Inside Angola, anger at the detentions is the culmination of growing public concern over a sequence of events this year. In April, an unknown number of people were killed in a police raid on the encampment of a religious sect at Mount Sumi in Huambo province. Although the killings were not overtly political in motivation and some sect members were armed, video evidence has shown police attacking unarmed sect members. The incident speaks of discomfort in Angola around any kind of mobilisation – albeit religious – that does not have the explicit approval of the state. The government has refused calls for an independent inquiry into the incident.
In May, Rafael Marques received a suspended prison sentence for criminal libel, the consequence of his investigation into human rights abuses in the diamond industry in Lunda-Norte province. The case against Marques was brought by a group of generals close to the Angolan presidency, who own mining concessions and the security companies whose staff were implicated by Marques in the murder and torture of local residents in Lunda-Norte.
The killings at Mount Sumi became known thanks to the efforts of civil society activists in Huambo, and Marques’s trial captured the imagination of some unlikely sections of Angolan society: policemen guarding the court were among those battling to get their hands on copies of his book, which he was distributing. Social media, which was essential to the organisation of the early protests back in 2011, is seeing ever more material being posted by a wider range of users. The foundation of a new online magazine, Rede Angola (Network Angola), which features investigation and analysis by leading Angolan writers, has given some intellectual heft to critiques of the regime.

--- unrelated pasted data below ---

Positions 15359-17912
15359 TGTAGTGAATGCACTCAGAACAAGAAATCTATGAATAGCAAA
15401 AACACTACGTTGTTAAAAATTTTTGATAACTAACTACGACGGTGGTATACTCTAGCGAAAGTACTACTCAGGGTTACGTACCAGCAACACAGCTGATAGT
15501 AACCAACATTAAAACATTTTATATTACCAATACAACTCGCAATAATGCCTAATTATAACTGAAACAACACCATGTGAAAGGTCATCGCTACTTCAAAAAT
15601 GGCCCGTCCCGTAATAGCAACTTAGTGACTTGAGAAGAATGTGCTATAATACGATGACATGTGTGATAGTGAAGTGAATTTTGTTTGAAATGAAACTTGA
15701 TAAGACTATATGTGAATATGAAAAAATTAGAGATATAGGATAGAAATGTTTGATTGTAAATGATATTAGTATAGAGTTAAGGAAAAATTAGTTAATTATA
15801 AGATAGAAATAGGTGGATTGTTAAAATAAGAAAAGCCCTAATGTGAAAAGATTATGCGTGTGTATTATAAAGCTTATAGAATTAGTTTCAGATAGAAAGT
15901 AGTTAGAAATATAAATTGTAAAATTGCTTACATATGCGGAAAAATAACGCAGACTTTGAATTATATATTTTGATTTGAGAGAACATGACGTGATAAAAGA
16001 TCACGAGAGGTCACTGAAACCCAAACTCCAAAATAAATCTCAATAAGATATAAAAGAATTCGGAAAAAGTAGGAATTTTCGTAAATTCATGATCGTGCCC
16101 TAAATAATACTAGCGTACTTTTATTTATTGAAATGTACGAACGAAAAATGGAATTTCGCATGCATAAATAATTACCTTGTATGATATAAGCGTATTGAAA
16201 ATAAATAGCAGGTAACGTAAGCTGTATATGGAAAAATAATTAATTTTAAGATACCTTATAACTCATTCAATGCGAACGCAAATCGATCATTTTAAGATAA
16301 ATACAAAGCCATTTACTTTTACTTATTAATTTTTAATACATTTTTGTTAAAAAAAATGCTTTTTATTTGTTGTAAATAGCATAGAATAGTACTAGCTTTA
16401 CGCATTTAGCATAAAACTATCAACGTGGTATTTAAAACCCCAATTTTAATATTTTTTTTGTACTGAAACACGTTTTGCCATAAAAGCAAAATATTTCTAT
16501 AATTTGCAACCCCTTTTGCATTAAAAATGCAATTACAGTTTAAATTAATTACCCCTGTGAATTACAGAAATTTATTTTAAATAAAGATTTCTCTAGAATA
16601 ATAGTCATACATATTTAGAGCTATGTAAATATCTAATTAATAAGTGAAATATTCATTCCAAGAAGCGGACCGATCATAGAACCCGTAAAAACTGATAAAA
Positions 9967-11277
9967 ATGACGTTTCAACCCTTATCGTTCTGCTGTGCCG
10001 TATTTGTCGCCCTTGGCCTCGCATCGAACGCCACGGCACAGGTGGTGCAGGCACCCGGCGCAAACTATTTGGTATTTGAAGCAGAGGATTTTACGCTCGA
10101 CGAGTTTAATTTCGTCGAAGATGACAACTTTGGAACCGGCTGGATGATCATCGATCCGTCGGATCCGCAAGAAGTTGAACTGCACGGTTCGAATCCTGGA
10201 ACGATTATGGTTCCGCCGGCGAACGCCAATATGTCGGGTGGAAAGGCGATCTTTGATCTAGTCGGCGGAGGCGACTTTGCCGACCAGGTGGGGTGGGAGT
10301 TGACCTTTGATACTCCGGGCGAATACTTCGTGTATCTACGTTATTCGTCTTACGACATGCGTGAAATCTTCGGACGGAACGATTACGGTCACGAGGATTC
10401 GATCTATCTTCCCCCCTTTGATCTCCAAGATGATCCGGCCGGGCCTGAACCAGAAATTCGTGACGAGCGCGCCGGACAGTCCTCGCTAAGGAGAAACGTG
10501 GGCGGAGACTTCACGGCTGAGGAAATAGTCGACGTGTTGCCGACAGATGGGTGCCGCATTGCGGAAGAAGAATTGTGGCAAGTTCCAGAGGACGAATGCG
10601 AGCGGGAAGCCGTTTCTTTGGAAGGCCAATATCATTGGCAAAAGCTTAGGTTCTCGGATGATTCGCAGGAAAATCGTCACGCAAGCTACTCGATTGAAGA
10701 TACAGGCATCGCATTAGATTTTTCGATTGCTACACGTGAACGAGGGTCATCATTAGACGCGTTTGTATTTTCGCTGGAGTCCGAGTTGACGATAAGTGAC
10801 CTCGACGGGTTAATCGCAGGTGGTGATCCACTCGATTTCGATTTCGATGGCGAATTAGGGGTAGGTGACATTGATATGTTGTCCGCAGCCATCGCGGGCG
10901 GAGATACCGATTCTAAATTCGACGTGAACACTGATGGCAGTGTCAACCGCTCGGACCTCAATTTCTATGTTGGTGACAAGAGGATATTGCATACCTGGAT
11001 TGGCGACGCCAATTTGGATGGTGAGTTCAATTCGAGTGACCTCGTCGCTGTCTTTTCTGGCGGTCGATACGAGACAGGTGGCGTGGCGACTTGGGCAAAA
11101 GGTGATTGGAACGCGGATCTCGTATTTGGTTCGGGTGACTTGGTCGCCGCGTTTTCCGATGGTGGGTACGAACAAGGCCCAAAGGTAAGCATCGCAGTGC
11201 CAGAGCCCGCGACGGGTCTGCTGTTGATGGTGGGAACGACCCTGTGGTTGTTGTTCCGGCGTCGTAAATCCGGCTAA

It is important to put all this in perspective. Just as the relatively small street protests that began in 2011 were impressive mostly for the fact that previously there had been no protests at all, so the novelty of this recent activity in the public sphere must not be seen as heralding immediate change. Recent repression may be a sign of fear inside the regime, but the absence of a popular opposition leader with a clear alternative vision for Angola means that Dos Santos’s position is still stronger than that of Robert Mugabe in 2008, for example. Opposition parties have been left trailing behind civil society in their responses to events: a reflection of the weakness of Angola’s formal political institutions. The volume of the dialogue, however, makes Angola look like a different place from what it was a decade ago.